Monday, December 29, 2014

Contra the "Individual Responsibility Trumps Racism" Shibboleth

I'm not a Redditor. I think I'm a tad too old or, at least, too old fashioned to utilize the medium as it is intended. However, I wanted to share a comment on a Reddit thread about poverty, racism, and individual responsibility that I think hits all the right notes. (I know the author but the comment was flagged for me by a mutual friend.)

An excerpt:
If you were to design a situation where I maximized my true utility of choices to leave poverty, I often made bad ones. But I was given two gifts without any effort: I have a high, high, high capability for analytic intelligence and my mother was a wonderfully stable human being. 
But lots of people didn't have those: people that worked harder, people that were kinder, people that made better choices. The gravity of the situation pulled them back, given all those attributes. I will always remember a coworker of mine a McDonalds: nice girl, kind, harder working than I ever was in school. She studied every day at after-school tutorials for two years to pass a Science TAKS test - she never did. I showed up hungover, I got perfect score.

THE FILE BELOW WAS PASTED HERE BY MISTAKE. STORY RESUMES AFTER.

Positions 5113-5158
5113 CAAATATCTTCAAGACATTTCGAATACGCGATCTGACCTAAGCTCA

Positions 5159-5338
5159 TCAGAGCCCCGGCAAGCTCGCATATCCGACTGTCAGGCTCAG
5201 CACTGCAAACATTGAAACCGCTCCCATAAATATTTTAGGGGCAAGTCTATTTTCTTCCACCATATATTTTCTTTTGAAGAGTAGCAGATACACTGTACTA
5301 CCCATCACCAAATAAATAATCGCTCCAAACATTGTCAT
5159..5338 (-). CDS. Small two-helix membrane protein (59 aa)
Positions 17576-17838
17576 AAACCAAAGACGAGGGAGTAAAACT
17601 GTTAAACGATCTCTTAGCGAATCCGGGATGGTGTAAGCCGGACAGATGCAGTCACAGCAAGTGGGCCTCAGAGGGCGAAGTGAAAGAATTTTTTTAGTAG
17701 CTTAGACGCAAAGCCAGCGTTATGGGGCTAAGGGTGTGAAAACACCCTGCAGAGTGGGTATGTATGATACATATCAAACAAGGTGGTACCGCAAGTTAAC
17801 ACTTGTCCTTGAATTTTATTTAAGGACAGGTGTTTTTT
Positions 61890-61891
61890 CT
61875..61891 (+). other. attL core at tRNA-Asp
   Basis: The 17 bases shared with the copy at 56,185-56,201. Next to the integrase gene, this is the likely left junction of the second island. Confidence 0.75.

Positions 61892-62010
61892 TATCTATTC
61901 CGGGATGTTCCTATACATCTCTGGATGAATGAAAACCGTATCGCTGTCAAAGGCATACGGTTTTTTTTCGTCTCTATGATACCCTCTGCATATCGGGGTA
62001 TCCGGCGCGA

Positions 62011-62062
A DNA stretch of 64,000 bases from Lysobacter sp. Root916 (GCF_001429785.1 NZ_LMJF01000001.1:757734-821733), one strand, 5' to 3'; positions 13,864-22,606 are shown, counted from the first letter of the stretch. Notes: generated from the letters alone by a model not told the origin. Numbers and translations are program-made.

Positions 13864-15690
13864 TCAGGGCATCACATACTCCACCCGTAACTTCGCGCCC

I have earned many things in life - my analytic intelligence was not one of those.
It's best taken in its entirety so please, go read it here.

The excerpt above reminds me of another one, written by Ta-Nehisi Coates, that is one of my favorites:
But the game *is* rigged. Let me tell you how I came here. I write for a major magazine and this is a privilege. I would say that it is earned, except that many people earn many things which they never receive. So I shall say that it was earned and I was lucky.(via The Atlantic)
Yes, individual responsibility is important for people to escape unfortunate circumstances. But that doesn't mean that those who failed to get out lacked it, nor that those who did were living up to the noble ideal that fits your public policy worldview.

Mia Love and others of the economic right would have you believe that the structurally protected racial inequalities that have been baked into the American system since jump are best defeated by hard work and determination in lieu of systemic analysis and reform.